”Risk It All”: Fighting ISIS with Pop Music
High heels, smoky eyes and Molotov cocktails. At first sight, those words do not seem to define a fighter. Born at the end of the 1980s in Iran, Kurdish singer Helly Luv (Helan Abdulla) has been constantly challenging our perception of what it means to take stand and fight. Facing extreme poverty and insecurity from a young age, Luv fled to Turkey to escape from Saddam Hussein’s regime, who heavily repressed the Kurds. Her family finally sought refuge in Finland where, Luv became more and more known thanks to her dancing and modelling skills. Her past experiences deeply moulded what makes her today an unusual artist.
Though she seems to follow the codes of commercial and superficial pop music, she is also determined to convey a real political message. One of her most popular and controversial song ”Risk It All”, released in the winter of 2014 received a lot of positive attention in Finland and in many Middle-East countries. Fearlessly exhibiting a military uniform and golden heels, Helly Luv holds her gun among Peshmerga male and female fighters in her latest song ”Revolution”, released in May 2015. Her creative work illustrates her eagerness to raise a voice towards universal freedom and Kurdish independence. The video clip was shot close to the Iraqi city of Mosul, standing only a few kilometres away from the front-line opposing Peshmerga army and terrorists from ISIS.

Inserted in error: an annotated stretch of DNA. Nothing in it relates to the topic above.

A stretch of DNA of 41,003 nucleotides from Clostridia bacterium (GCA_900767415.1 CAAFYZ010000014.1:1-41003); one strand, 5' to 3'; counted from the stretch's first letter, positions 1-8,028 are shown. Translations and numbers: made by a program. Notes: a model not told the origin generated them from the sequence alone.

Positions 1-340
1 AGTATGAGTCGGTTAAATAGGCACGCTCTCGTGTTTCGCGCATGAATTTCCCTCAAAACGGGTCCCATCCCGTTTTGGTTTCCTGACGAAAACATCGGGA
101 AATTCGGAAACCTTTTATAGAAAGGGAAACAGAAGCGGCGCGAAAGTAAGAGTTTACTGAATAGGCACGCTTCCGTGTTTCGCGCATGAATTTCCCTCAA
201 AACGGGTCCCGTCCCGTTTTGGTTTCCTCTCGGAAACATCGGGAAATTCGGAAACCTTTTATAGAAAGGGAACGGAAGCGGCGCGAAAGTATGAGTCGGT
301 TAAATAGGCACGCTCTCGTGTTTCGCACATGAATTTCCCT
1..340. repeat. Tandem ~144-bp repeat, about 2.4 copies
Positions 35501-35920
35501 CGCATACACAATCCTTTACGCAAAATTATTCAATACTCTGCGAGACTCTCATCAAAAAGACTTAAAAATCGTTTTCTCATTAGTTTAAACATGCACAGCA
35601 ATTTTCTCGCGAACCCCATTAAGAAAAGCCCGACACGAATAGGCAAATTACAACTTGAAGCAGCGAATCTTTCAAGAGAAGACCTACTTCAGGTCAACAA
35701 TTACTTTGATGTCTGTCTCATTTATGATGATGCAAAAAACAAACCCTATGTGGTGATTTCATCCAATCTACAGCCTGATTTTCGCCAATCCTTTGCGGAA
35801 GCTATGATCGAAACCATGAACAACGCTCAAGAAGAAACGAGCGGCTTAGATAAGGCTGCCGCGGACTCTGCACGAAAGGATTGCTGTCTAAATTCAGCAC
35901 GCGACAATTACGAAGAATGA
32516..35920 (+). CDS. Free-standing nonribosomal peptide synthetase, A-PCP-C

By pushing her political statements even further, the so-called ”Lion Girl” (BBC, The Guardian) inevitably faced more and more death threats from Islamic fundamentalists considering that she was a bad example towards Muslim youth, and especially young women. Furthermore, attacks from ISIS towards Kurdistan intensified after the release of the song. As a result, the artist is currently living under personal protection. Nonetheless, this does not stop her from making public appearances and participating in interviews all over the world. Indeed, she reveals her thoughts on the matter: ”In a way, I feel privileged to be attacked by ISIS because it means that the message is as strong as their weapons and their violence”.
Recently rewarded with the ”Youth of the Year” award in Finland, her success illustrates the unexpected, yet positive changes that pop artists can bring to a global scale if they decide to make political choices and include them in their music. Her increasing visibility in the media demonstrates that the audience is not as passive as it is sometimes portrayed; rather it can be a critical and proactive actor stimulating artists such as Helly Luv to intensify claims for freedom and widespread acceptance of different cultures and religions. In 2014, she created a non-profit organisation called Luv House whose aim is to provide help to people and animals throughout Kurdistan; she recently made a surprise visit to an orphanage and organised live performances in the capital of the Iraqi Kurdistan, Erbil.
As Helly Luv perseveres to raise awareness on Kurdish politics and the involvement of her people against ISIS through her music, she does not put aside the possibility to take part in the conflict one day, but on the battlefield this time: “If my life is at risk but I can get the message to millions of people then that is a privilege.”
You can listen to Helly Luv’s ”Revolution” here: